A couple of years ago, I traveled to Florida’s Space Coast and visited the Kennedy Space Center at Cape Canaveral, FL. I had a great time. The area was even more interesting than I had expected, and my expectations were more developed than those a kid might have on a family outing to the Space Coast today. The names Cape Canaveral and Cocoa Beach were spoken in my house 5 days a week for 5 years. They came through the TV soaked in the comedy and magic of I Dream of Jeannie. In addition, the glamor of the place was also enhanced by the very real successes of the folks who lived there during my childhood. I was privileged to watch Neil Armstrong and the others walking on the moon through live TV broadcasts.
So, I had an idea of what Cocoa Beach would look like. It doesn’t look like that of course. It actually looks like a smaller, tamer version of Myrtle Beach, SC, but since I grew up vacationing at Myrtle Beach I adjusted to that very quickly. The images of my childhood, though, paled in comparison to my adult interests that were fully engaged by the close-up tour I took at the Kennedy Space Center and the excellent time I had birding the Merritt Island National Wildlife Refuge. I was as happy to see the threatened Florida Scrub Jay from no less than 10 feet away as I was to walk around the enormous carcass of a Saturn V rocket lying on its side. [Flickr photos]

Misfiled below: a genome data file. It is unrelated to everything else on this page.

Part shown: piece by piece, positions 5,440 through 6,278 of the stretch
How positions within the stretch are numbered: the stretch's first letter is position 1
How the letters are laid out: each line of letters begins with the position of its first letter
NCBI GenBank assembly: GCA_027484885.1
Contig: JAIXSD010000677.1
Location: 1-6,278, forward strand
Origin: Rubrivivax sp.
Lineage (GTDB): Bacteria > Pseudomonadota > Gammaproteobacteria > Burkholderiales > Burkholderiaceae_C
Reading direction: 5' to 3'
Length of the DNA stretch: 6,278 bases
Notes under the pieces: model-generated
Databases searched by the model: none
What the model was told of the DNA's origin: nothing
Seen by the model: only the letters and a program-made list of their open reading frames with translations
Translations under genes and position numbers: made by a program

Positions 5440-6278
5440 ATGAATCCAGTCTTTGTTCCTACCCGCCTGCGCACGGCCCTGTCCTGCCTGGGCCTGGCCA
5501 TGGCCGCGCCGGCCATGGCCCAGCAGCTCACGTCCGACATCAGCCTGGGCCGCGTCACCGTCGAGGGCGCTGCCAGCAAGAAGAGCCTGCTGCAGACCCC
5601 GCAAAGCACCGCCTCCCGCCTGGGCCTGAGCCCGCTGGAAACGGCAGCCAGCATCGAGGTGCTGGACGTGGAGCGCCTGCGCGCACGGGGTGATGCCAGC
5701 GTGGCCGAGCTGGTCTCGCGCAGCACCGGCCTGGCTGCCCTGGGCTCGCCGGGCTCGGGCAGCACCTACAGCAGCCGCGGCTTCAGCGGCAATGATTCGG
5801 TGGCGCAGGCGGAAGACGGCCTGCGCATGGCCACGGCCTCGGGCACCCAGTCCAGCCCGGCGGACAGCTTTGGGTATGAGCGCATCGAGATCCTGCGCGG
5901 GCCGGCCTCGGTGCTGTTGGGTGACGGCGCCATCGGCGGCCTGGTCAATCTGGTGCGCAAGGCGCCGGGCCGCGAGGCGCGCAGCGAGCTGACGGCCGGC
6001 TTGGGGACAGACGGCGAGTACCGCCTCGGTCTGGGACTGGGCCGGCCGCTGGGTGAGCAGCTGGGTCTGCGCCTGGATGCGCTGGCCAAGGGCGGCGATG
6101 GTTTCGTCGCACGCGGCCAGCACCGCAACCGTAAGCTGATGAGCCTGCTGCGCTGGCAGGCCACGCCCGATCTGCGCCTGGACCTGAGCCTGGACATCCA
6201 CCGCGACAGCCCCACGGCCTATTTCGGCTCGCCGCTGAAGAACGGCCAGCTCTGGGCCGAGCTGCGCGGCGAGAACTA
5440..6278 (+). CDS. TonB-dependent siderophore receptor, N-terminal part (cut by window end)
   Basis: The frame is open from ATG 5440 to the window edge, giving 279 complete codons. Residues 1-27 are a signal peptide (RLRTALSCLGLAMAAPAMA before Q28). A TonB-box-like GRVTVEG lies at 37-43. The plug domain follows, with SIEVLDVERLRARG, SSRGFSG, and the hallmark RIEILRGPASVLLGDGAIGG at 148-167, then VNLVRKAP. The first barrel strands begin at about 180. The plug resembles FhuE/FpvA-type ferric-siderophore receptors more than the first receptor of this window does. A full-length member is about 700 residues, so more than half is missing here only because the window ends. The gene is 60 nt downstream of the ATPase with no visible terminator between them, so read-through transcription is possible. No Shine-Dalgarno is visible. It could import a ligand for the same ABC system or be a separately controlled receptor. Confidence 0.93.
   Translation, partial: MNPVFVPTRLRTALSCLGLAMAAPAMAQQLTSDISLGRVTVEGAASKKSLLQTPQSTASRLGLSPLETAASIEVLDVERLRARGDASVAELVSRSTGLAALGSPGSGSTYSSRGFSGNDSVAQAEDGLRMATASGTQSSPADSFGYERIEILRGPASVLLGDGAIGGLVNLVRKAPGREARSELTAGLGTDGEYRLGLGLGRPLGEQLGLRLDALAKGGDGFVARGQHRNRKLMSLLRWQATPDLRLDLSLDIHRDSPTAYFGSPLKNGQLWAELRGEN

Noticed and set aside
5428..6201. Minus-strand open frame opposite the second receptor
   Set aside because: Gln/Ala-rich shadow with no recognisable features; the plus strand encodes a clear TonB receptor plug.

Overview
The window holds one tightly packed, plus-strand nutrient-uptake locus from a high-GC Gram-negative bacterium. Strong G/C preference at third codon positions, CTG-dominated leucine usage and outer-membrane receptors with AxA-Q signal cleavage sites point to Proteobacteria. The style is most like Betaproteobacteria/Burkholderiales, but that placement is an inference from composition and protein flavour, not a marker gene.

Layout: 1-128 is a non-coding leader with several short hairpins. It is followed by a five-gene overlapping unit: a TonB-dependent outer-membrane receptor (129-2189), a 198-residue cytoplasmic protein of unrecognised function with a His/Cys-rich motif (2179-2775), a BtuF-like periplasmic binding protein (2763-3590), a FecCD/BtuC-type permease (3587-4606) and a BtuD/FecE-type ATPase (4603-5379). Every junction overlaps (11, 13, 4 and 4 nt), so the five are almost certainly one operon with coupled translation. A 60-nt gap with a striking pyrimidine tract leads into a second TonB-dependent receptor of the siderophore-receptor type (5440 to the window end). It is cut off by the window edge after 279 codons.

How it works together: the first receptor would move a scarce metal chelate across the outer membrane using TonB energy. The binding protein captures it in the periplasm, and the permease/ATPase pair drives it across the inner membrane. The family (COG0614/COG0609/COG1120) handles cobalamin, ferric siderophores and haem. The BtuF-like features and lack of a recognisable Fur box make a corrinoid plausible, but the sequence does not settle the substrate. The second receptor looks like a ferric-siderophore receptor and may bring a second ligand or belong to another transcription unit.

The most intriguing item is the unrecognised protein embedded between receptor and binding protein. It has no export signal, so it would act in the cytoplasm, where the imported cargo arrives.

This reminiscing was sparked by an article I read this morning on Tampa Bay’s 10Connects.com titled: “Economically, Space Coast better off than when Apollo program ended.” The reference is to the unemployment the area is expected to suffer with the ending of the Shuttle Program this year and into early 2011. The overall impact on Brevard Co. will not be as great as it was when Apollo ended, although it will come on top of an already depressed economy in general. Real Estate prices might drop even further.
After I read the article the thought struck me — man, it would be a good time to get a beach house in Brevard Co. or even just take a birding vacation there in 2011 for Spring Migration. Eventually, there will another boom when the next manned-space flight program cranks ups, whether that will be aiming at the moon, at Mars, or at the asteroids in between, and prices and crowds will grow again.